Stuck at home but wish you could be heading to one of your favourite restaurants? Why not try some of their best recipes yourself? With that in mind, we've rounded up some of the best cookbooks from the past couple of years from London's restaurants...
Asma Khan's book features family recipes which go back generations, following the route of the old Darjeeling Express from Bengal through Calcutta, to the foothills of the Himalayas. Grow confident with spices - and check out the useful menu suggestions at the back, enabling you to combine the recipes into whatever you need - from a feast for one, to a vegan dinner for friends.
Ideal for anyone with a BBQ in the garden - or just a decent grill, with a host of recipes inspired by the Middle East and North Africa. Find out how to make the infamous cauliflower shawarma (hint - a LOT of baharat spiced butter is involved). There’s an excellent buttermilk fried chicken and glorious hummus bowls rich with tahini and topped with all sorts of wonderful roasted veg and herbs. A book of sunshine even when it’s grey and gloomy outside.
They only opened their first London restaurant early in 2019 but the Big Mamma group have already seen success over here with Gloria and Circolo Popolare. Of course, they've been a big deal in Paris for some time and this book focuses on some of their biggest hits. So if you want to know how to make their enormous tiramisu or Double Choco Love, this is the book for you.
Black Axe Mangal is one of our personal favourite restaurants in London and we think this is a must-own book. Kicking off with a potted history of the restaurant, there's are also in-depth guides to grilling, smoking and bread (and how to replicate their amazing bread at home). If you're looking to create a bit of BAM in your own kitchen, there are recipes for Vietnamese scrambled eggs, The BAM reuben, foie gras and blackberry doughnuts, the Bakken special and the AMAZING squid ink sourdough with smoked cod's roe. All that and utterly bonkers pics throughout.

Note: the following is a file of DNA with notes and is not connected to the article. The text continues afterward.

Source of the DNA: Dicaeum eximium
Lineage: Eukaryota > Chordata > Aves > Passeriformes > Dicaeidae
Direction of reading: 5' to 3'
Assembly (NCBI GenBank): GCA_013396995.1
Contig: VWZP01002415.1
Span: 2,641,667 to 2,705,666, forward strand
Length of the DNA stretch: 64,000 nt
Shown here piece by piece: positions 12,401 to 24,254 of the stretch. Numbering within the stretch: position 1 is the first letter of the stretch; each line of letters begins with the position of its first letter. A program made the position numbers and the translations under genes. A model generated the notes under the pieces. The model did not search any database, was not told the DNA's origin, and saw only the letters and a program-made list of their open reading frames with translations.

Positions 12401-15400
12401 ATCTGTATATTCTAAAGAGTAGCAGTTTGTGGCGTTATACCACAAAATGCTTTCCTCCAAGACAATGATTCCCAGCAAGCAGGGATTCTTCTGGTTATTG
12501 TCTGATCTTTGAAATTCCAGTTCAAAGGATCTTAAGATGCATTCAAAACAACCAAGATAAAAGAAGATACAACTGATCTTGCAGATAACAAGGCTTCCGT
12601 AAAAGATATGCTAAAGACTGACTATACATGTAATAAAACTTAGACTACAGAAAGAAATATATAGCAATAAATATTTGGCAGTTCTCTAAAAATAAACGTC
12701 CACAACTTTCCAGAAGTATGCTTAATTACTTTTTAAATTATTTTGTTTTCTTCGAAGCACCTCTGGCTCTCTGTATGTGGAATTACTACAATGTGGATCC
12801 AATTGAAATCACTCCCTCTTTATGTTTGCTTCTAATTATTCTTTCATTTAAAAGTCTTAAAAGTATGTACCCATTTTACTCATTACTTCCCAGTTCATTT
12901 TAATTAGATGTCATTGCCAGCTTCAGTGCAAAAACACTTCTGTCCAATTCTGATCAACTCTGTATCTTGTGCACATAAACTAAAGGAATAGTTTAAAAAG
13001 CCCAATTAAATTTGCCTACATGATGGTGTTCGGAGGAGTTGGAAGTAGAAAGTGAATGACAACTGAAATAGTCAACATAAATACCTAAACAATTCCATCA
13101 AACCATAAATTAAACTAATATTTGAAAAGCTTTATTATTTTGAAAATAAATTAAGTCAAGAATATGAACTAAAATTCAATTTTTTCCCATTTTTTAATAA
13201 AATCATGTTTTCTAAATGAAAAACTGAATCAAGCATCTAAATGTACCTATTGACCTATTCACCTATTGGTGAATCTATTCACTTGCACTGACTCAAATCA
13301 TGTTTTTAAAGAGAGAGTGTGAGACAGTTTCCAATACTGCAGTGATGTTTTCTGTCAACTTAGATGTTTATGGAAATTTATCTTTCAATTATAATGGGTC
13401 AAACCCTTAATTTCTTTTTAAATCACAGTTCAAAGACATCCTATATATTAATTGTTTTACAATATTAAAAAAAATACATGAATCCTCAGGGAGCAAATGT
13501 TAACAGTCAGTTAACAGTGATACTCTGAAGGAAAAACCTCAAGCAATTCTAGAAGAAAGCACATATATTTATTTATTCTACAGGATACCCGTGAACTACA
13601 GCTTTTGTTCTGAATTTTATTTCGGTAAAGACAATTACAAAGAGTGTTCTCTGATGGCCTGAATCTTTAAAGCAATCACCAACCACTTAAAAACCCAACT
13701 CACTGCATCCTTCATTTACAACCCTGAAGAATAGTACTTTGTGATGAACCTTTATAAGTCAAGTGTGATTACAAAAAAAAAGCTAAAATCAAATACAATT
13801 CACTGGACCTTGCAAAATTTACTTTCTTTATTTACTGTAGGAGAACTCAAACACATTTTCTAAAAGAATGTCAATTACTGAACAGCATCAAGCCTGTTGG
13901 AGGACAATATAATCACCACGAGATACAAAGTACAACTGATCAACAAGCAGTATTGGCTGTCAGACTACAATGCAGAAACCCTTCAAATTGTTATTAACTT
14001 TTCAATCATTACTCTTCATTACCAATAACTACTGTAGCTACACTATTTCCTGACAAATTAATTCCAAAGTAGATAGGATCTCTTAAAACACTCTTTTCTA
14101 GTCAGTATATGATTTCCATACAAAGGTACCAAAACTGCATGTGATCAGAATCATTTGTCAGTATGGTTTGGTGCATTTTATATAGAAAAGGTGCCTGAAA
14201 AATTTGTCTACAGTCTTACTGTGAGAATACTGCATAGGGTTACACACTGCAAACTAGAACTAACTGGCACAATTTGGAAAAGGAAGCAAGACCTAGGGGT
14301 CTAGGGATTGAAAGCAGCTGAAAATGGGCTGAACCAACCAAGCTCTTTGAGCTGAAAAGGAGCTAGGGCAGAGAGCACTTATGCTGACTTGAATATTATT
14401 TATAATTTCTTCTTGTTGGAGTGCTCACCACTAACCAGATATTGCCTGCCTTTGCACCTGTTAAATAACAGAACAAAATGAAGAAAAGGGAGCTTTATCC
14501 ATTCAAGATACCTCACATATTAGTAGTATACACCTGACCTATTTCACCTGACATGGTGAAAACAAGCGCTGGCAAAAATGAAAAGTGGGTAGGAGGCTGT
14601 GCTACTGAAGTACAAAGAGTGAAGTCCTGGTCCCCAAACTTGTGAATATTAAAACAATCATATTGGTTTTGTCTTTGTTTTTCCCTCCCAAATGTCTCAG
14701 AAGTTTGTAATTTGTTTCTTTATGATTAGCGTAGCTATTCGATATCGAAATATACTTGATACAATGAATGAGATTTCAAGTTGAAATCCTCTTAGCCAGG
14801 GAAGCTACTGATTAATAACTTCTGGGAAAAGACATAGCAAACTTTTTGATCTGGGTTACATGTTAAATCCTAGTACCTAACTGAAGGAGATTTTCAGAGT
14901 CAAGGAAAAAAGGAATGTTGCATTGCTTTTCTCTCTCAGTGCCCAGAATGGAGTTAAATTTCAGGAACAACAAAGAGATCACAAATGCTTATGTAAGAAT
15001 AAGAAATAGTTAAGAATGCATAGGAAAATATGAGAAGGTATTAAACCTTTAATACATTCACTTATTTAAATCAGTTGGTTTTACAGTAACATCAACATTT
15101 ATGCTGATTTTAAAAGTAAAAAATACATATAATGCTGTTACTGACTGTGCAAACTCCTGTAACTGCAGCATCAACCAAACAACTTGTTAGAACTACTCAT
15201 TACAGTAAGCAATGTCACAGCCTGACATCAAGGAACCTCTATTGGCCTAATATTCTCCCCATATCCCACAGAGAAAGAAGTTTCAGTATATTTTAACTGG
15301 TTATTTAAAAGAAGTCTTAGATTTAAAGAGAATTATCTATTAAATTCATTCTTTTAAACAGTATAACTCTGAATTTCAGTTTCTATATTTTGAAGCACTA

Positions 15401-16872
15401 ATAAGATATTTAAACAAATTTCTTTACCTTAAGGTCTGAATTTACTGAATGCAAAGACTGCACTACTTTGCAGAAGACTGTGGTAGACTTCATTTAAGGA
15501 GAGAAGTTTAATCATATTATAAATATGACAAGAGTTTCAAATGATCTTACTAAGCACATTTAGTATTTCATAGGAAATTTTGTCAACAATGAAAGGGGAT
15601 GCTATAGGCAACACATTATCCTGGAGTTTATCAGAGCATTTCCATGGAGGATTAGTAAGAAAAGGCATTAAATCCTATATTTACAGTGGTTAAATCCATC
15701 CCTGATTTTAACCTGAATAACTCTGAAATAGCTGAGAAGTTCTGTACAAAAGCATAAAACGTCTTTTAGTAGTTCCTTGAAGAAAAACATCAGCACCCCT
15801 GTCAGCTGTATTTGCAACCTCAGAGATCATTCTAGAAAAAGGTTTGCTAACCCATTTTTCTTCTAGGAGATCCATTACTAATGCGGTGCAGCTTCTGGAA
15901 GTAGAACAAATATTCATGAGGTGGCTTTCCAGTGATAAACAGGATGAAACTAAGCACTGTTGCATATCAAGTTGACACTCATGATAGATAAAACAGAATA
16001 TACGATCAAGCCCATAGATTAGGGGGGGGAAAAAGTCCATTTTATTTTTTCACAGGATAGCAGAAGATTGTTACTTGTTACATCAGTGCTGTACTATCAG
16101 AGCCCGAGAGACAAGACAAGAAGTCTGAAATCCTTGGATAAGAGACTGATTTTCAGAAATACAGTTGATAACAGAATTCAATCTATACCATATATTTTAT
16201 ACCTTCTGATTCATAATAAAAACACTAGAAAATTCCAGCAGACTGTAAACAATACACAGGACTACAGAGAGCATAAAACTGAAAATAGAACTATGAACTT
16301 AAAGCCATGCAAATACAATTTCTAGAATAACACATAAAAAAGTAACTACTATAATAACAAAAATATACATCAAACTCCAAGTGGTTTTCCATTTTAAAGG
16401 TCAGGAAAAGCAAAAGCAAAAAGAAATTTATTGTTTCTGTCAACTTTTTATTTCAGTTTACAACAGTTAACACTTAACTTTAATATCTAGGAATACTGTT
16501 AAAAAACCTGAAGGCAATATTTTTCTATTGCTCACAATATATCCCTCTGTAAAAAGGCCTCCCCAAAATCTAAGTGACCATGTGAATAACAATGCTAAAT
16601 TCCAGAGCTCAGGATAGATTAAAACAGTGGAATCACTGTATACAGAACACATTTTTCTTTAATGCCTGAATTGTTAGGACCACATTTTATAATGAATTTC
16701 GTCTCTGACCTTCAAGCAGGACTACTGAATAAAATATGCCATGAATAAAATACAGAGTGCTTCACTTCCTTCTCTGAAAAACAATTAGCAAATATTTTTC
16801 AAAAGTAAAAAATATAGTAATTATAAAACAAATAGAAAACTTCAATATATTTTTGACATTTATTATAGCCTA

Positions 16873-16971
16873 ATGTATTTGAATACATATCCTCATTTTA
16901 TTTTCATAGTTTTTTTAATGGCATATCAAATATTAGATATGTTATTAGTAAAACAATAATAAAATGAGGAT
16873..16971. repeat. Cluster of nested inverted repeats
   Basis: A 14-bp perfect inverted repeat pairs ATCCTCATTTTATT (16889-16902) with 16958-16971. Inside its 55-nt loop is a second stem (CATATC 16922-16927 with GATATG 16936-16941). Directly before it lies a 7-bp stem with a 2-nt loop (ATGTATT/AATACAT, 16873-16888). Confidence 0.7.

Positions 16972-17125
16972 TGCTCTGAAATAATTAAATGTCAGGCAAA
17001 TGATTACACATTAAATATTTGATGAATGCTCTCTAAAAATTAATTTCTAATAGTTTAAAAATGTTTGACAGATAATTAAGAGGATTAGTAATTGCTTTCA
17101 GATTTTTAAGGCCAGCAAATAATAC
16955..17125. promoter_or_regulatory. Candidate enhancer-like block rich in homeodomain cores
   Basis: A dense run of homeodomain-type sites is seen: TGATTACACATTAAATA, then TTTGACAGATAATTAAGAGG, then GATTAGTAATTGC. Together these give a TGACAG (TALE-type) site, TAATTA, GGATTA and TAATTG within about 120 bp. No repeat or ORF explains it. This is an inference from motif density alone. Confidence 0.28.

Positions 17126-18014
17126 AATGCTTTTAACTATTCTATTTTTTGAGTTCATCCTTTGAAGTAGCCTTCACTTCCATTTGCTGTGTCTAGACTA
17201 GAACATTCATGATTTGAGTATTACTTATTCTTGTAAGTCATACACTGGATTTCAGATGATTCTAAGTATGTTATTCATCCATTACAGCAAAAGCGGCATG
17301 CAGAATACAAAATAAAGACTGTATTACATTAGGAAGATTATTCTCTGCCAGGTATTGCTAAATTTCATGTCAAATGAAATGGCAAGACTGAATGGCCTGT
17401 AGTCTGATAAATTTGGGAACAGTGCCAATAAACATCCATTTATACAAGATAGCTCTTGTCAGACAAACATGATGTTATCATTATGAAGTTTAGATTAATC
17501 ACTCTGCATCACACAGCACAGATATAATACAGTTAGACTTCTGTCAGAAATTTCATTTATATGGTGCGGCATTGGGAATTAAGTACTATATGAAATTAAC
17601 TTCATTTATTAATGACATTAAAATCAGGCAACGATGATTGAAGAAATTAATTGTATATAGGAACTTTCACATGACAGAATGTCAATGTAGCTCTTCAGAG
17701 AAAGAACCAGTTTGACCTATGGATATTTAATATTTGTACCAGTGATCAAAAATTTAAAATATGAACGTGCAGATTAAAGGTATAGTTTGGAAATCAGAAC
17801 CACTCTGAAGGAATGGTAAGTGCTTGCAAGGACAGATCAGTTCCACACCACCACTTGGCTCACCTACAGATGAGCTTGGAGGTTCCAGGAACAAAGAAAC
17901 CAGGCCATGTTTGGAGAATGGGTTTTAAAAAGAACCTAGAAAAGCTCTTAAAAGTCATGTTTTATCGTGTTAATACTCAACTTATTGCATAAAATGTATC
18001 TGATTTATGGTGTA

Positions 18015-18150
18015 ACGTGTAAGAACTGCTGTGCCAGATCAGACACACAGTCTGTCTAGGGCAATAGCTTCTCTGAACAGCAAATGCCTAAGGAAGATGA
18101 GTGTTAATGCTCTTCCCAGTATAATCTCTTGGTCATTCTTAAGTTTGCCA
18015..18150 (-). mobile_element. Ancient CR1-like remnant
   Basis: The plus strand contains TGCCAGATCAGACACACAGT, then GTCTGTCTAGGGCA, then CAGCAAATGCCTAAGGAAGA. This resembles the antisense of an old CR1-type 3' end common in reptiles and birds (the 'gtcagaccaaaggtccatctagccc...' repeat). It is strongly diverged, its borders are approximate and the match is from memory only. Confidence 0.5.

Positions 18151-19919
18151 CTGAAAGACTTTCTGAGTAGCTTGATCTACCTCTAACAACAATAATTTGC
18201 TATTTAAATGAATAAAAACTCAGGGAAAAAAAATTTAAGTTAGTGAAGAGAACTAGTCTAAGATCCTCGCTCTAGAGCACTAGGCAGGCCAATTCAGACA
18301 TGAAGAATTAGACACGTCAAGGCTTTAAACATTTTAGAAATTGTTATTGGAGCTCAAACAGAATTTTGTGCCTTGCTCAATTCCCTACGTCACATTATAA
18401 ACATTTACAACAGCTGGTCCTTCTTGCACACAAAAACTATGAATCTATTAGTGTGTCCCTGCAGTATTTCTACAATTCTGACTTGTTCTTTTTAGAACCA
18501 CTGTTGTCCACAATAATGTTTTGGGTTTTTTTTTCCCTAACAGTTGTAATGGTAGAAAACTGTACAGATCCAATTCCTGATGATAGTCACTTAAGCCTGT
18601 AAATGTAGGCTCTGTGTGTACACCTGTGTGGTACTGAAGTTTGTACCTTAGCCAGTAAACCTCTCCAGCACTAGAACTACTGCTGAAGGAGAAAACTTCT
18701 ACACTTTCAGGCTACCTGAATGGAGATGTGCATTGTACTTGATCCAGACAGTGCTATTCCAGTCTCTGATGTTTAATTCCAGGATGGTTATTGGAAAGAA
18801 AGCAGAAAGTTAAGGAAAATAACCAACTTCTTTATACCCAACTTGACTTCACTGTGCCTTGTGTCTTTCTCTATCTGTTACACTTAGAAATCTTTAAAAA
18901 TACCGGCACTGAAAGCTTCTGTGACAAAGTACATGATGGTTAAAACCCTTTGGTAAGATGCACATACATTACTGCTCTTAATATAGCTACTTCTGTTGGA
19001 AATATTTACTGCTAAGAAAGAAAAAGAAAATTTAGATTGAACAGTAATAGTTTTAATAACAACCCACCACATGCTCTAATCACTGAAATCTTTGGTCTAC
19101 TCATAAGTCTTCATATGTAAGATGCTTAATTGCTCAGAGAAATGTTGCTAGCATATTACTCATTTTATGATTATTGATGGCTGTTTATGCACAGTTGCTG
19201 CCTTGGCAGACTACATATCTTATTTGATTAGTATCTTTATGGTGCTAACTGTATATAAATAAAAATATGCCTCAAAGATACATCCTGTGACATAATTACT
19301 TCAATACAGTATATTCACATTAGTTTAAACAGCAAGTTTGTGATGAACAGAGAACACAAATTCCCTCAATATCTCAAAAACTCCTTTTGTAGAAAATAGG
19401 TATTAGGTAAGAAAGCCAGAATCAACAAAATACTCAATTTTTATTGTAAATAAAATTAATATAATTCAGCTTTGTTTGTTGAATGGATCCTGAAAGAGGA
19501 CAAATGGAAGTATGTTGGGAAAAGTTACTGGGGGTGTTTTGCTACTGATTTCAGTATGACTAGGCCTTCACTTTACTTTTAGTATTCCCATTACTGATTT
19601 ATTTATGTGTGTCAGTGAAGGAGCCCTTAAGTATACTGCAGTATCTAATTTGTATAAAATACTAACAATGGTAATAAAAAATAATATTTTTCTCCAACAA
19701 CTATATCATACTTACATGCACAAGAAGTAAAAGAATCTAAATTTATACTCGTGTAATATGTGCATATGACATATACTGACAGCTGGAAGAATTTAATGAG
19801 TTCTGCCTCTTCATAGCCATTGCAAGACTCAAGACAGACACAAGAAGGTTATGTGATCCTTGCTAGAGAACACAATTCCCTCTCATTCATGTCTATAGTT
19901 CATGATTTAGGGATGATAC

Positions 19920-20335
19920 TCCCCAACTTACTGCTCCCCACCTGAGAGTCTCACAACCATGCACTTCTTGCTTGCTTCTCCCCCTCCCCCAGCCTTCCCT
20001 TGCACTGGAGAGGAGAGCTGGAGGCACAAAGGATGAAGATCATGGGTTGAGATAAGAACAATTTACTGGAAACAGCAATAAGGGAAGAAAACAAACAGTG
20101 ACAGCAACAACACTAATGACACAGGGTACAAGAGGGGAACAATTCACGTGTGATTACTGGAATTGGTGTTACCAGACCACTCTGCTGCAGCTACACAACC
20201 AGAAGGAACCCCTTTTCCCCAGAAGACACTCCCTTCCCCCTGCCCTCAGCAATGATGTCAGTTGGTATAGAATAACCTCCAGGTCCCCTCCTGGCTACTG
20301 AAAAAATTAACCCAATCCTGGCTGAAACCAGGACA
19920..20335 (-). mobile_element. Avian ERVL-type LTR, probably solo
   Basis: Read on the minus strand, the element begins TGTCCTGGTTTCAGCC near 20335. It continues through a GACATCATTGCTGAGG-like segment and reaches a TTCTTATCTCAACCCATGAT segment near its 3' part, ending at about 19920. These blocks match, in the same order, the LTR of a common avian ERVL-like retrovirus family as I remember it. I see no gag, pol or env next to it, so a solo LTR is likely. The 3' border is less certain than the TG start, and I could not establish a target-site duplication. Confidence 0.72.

Shamil Thakrar, Kavi Thakrar, Naved Nasir
The ever-popular restaurant group starts its book with a guide to Bombay, the city that has inspired their restaurants (we loved the map of Bombay that's stuck to the inside cover). After that it'll take you through a series of their hits from breakfast through to first, second and third dinners. There's a large section all about their breads and also about the key pastes and masalas you'll need. And yes, the amazing bacon naan is in there too, of course.
Huw Gott, Will Beckett, Richard Turner
If you want to know how to cook the perfect steak, then this is the book for you. Plus tips on amazing ribs and also how to make the Hawksmoor burger at home. All that and a guide to some of their best cocktails too.
Itamar Srulovich and Sarit Packer
Their third book is full of recipes you’ll want to cook again and again... whether it’s cookies which mix up in a few minutes which you can store in the freezer to bake on a rainy day, vibrant chickpea salads or a BBQ aubergine with tahini and jewelled rice. If you've eaten it at their Fitzrovia restaurant and loved it, now you can make it at home.
If you're after a book that looks so good you want to lick the pages, then Kricket - an Indian-inspired cookbook is the one for you. Photographer Hugh Johnson picked up a Fortnum & Mason award for Best Photography for the gorgeous images in this book by Kricket's co-founder Will Bowlby. As for the content - we want to make the Crab Scotch Egg with Moilee Sauce and the spicy Goan Sausage Roll right now.
Max’s sandwiches, served up in his cafe in Crouch End, fast became the stuff of legend. Now with this book, you too can learn the Six Rules of Sandwiches. Find out why focaccia is the best bread, and what’s so wrong with sourdough that it elicits an expletive. Why everything is better deep-fried. And why no cheese? This book is definitely the best thing since sliced bread. Oh, wait...
Scott Collins, Yianni Papoutsis